Stripping down the plot to the basics, it's simplicity itself. A woman (Tank, played by Nicole Alonso) has to keep crawling through ever-tightening tunnels to stay ahead of a creature that's following her. The creature will kill her if it manages to get hold of her, so the situation is life or death. There's more to the movie than that - mainly, a mission that involves Tank and a few others transporting the last fertile woman alive through the same tunnels - but that's really the gist of it.
So, it's a 90-minute movie, or thereabouts. It's a creature feature. It has very few main characters. This means that, perhaps inevitably, there are moments when the movie outstays its welcome. Thankfully, although it may seem strange, those moments come in the first half of the movie. When we first meet the main characters it's hard to care for any of them, they're just too underdeveloped and the reality of their situation only starts to sink in when viewers spend more and more time accompanying them through the tunnels.
Writer-director Oklahoma Ward knows where he wants to take things, but those opening scenes don't bode well. Dialogue feels a bit clunky and irrelevant, and you may start to wonder how you're expected to spend the duration of the movie with those characters. Never fear, the tunnel itself is the main "character" given screentime, and as things get darker and more claustrophobic it soon becomes clear why those early scenes were needed. In fact, you may be yearning to revisit them when you start to struggle for breath in sympathy with the main characters.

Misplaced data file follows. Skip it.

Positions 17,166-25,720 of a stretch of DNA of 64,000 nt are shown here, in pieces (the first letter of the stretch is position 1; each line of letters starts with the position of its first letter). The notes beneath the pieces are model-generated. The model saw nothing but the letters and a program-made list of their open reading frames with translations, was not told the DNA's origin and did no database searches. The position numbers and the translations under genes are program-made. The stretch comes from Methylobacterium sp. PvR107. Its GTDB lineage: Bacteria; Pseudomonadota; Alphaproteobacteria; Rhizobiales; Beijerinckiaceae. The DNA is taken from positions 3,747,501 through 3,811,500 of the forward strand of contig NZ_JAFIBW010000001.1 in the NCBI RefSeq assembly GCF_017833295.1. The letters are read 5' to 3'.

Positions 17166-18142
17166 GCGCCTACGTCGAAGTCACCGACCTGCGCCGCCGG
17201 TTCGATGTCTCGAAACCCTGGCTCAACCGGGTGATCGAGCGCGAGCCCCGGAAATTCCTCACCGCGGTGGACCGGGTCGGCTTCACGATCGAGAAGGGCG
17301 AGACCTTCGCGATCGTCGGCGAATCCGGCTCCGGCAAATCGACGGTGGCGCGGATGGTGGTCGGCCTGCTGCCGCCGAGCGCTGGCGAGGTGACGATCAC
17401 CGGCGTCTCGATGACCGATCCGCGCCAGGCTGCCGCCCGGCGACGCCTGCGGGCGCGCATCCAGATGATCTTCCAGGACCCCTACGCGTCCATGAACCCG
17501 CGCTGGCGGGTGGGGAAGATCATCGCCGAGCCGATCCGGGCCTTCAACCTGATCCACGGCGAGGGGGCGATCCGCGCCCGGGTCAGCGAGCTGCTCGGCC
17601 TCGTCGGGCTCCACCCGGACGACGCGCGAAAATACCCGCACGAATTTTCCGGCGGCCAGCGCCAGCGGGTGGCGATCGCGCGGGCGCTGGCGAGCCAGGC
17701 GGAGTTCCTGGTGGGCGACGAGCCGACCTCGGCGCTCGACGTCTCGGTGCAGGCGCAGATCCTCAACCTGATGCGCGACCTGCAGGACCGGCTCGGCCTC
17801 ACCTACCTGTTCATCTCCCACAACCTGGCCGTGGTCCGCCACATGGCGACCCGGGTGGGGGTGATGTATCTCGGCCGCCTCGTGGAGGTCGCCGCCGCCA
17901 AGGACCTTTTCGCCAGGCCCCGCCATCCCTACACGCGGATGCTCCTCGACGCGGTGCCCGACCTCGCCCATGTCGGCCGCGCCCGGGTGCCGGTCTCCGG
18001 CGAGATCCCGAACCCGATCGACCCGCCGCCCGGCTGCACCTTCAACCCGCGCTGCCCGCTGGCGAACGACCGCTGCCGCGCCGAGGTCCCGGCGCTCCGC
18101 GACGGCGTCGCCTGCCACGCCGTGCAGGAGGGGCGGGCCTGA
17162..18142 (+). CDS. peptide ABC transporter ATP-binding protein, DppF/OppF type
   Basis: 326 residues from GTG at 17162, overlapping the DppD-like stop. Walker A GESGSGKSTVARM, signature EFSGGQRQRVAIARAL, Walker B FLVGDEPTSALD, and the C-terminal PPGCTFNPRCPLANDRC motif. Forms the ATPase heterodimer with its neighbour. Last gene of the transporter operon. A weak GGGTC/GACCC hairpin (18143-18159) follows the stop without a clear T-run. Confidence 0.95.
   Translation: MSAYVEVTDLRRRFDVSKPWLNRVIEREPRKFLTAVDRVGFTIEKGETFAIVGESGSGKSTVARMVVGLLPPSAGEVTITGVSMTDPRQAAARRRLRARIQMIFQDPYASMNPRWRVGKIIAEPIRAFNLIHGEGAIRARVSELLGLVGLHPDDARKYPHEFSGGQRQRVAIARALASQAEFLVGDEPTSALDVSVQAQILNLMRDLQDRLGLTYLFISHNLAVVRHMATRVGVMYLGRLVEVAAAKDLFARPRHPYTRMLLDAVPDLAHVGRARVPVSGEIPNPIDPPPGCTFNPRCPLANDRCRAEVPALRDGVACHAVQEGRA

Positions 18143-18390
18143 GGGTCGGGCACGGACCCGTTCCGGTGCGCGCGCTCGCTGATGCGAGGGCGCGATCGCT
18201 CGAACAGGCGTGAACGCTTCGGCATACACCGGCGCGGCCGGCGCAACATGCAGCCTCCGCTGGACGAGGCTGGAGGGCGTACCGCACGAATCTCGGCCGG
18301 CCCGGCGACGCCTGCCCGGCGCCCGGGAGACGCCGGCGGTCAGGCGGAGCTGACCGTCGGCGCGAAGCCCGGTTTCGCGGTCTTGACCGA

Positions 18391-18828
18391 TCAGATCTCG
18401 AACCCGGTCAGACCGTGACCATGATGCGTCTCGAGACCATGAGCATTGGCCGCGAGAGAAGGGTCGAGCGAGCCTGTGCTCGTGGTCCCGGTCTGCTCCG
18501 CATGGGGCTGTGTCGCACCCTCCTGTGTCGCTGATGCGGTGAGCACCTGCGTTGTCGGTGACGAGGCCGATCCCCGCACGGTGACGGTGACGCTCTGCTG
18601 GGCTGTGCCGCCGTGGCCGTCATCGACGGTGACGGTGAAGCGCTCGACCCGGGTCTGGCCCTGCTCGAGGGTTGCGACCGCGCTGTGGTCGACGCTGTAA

Alonso does very well in the main role, mainly because she's brave enough to put herself in such an awkward position. I'm NOT majorly claustrophobic (although I'm not a huge fan of tight spaces) and I certainly can't imagine ever being able to put myself through what she obviously did for the sake of getting the movie made. Kudos to her, major kudos. I'll mention Torey Byrne, Tommy Ball, Will Crown, David Paul Baker and Tom Chamberlain, but they all just fill in for the times that don't focus on Alonso, the tunnel, and the creature.
Ah, the creature. That's a real mixed blessing here. First of all, let me say that the film also boasts some very impressive practical effects. I couldn't say what the budget was for this thing, but I'm guessing that it wasn't exactly mega-millions, and it's great to see that Ward knows how to stretch a dollar without filling up the screen with cheap CGI. It's just a shame that, from certain angles, the main creature looks a LOT like everyone's favourite xenomorph. The overall design has more of an insectoid quality, and that is shown at times, but the head and top half of the body will make you think of Alien as soon as you see it. There are worse movies to be compared to, but it's a bit of a distraction that could have been avoided.
Apparently, Ward has a trilogy planned. That explains away a few of the other minor criticisms I had planned to write about here, with some more backstory and character development lined up for future instalments. So I guess I'll just end by recommending this to genre fans. It's not a found footage film, thank goodness, and it's not another vampire/zombie/werewolf movie. It's trying to do something a little bit different. And, overall, I'd say it succeeds.
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